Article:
Of course, we might well ask why he draws on Moses to establish this precedent. Moses wasn’t obviously one man, since he had Aaron as his spokesman, etc. Of course, we might play with the possibility that the Nephites had a rather different version of the story than our own patched-up Pentateuch, but then we’d have to worry about 2 Nephi 3, with its talk of Moses being given a spokesman. So we can’t, it seems, go that route. So why is Moses here described as “one man”? It makes sense, certainly, to talk about Abraham as “one man,” given Isaiah’s word of the Lord: “Look unto Abraham your father, . . . for I called him alone,” or more literally: “Look to Abraham your father, . . . for I called him as one man” (Isaiah 51:2—and note that this is a passage that appears in the Book of Mormon itself). So there’d be no surprise if Nephi attached this one-man business to Abraham when he turns to him a few verses later. The same could be said for Jeremiah (and, presumably, for Zenos, who was killed for his testimony). But Nephi ties this one-man theme to Moses. Why?

And, more generally, we might well raise questions about this theology of the lone prophet. How are we to make sense of that theme, perhaps especially in an age where those we collectively regard as prophets, seers, and revelators stand together as an impressive and sizeable body? Or in an age where those we might regard as prophets outside the leading councils of the Church are usually surrounded by a large coterie of disciples? How might we think about this theme of the lone prophet?

6. Prophecy as Revelation, Prophecy as Power

The view of the people in verses 7-9 seems to be that prophecy consists in a certain kind of revelation—an ability to make known what otherwise isn’t known. When Nephi begins his defense, though, beginning in verse 11, his focus isn’t on making known what otherwise isn’t known—at least not a first. His focus is instead on power. This is clearest, perhaps, in verse 12: “And now behold, if God gave unto this man [Moses] such power, then why should ye dispute among yourselves and say that he hath given unto me no power whereby I may know concerning the judgments that shall come upon you except ye repent?” There is here still talk of revelation, of making known what’s unknown, of course. But the example of Moses points toward some kind of divinely granted ability, and Nephi articulates his defense in terms of having been granted something similar, some kind of ability.

Nephi refers at the beginning of this verse to a “dispute” that we apparently don’t have in Mormon’s summary of the people’s reaction, and it would seem that the dispute turned on the question of impossibility. This, at any rate, would seem to be what lies behind Nephi’s putting all this in terms of power. One would guess, that is, that he’s interested in power because there are those in the crowd who are claiming that no one can have the power to know of what’s coming. (This again bears on the words of the people that are reported: those who think Nephi knows what he’s talking about make reference to his capacity to see through the optimism of society, and so suspect that he has certain abilities or powers that might otherwise seem impossible.)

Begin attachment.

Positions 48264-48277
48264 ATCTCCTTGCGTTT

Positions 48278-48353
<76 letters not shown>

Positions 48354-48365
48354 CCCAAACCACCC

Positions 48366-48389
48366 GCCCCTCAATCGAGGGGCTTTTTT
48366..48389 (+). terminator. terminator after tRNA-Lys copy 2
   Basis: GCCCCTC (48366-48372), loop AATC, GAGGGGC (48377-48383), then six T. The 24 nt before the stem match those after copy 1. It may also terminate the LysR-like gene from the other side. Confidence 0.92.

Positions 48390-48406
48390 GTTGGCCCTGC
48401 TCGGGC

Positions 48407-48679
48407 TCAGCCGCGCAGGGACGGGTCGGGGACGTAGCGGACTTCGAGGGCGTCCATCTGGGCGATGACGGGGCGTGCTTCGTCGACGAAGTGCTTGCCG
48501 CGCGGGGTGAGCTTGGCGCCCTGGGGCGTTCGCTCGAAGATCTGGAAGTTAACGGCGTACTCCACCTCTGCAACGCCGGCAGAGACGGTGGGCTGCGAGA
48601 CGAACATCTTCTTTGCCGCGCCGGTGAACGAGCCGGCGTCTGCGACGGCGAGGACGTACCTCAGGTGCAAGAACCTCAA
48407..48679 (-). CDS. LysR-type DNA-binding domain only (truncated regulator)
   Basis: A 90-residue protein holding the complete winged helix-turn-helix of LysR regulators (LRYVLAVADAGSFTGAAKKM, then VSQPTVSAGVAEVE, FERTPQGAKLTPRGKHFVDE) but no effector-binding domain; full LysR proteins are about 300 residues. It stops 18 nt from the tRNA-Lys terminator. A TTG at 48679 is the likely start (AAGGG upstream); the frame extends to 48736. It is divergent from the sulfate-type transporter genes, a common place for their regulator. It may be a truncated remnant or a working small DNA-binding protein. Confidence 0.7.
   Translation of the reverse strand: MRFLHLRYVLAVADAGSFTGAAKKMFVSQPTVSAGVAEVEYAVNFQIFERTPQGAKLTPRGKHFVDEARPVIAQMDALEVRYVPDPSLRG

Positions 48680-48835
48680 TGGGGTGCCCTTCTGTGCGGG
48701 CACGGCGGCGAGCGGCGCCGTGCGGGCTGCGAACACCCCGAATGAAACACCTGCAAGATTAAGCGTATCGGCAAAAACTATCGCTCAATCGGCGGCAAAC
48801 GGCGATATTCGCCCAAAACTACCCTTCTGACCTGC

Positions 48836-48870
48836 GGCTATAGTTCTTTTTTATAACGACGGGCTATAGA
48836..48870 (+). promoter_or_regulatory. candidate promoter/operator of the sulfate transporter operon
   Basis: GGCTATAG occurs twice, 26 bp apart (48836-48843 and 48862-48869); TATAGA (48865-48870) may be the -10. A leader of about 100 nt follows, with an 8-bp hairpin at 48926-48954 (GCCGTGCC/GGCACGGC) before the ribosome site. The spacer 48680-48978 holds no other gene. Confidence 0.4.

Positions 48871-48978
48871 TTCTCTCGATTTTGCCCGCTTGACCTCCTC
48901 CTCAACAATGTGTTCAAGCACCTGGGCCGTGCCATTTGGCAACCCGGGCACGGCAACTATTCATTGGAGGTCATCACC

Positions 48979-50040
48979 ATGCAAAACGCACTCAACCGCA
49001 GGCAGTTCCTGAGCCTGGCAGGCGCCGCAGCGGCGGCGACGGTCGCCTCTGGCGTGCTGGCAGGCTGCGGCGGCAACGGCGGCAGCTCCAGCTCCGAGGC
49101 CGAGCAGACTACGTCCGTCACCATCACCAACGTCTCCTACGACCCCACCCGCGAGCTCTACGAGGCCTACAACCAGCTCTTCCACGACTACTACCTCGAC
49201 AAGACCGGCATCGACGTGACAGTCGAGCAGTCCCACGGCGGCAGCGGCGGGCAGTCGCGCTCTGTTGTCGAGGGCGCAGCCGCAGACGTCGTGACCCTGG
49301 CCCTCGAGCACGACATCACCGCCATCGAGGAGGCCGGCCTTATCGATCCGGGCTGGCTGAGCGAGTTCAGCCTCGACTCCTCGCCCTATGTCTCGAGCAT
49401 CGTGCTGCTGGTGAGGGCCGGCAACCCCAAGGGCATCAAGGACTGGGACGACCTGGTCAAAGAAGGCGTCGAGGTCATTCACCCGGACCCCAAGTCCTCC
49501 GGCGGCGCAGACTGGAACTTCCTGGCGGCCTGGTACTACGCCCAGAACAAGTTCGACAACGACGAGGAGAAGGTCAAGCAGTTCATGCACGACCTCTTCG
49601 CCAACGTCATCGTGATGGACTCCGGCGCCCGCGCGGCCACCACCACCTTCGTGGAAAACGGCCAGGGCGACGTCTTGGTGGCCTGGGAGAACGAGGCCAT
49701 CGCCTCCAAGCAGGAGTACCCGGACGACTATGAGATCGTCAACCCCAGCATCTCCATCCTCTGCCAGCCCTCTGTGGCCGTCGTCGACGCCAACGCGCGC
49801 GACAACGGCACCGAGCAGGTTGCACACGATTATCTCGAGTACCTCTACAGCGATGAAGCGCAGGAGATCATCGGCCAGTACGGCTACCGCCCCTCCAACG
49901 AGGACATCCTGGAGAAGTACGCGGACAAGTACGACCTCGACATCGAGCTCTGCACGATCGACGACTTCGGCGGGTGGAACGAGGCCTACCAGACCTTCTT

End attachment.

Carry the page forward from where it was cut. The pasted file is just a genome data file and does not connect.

What’s interesting theologically about all this, though, is that we’re effectively offered two different basic conceptions of what it means to prophesy. What’s more basic or essential to the act of prophecy—the act of uncovering the hidden, or the power/ability to do what’s otherwise impossible? This is something that perhaps deserves further reflection.

7. Nephi’s Messianic Message

Verse 13 presents us with a very strange move: Nephi refers to “the coming of the Messiah.” Now, perhaps that doesn’t seem so very strange at first, but a bit of study reveals how odd this is. What’s odd? Nephi is one of only two people to use the word “Messiah” in the whole of Mormon’s history (between the books of Mosiah and Mormon, that is). The only other person to use this word in the historical books of the Book of Mormon is Abinadi (in Mosiah 13:33). Now, it should be noted that the word appears with great frequency in the small plates. But it seems that it more or less disappeared from Nephite theological usage after the first generation or two of Nephite history. Once the Nephites gained an understanding of the Messiah as the Son of God, and once they had a name for the Messiah—Jesus Christ—they collectively stopped bothering with talk of the Messiah as such. Why, then, does Nephi use the term here?

The connection with Abinadi may be of real importance. There’s actually a series of connections between what Nephi’s doing in precisely these verses and what Abinadi does in Mosiah 13. Having been attacked by Noah’s priests concerning the institution of prophecy (there’s a lot of detail there that I can’t go into now), Abinadi defends his conception of prophecy by turning to the example of Moses—exactly as Nephi’s done here. Further, he turns from Moses at the end of Mosiah 13 to other prophets, focusing on Isaiah, in a manner very like Nephi here (though with some differences I’ll take up below). There would seem, then, to be a kind of direct borrowing from Abinadi, and it’s certainly significant that the title “Messiah” comes up here in connection with Moses’ prophecy, exactly as it does in Abinadi’s sermon. (A quick comparison of the two passages shows them to be almost identical in content.)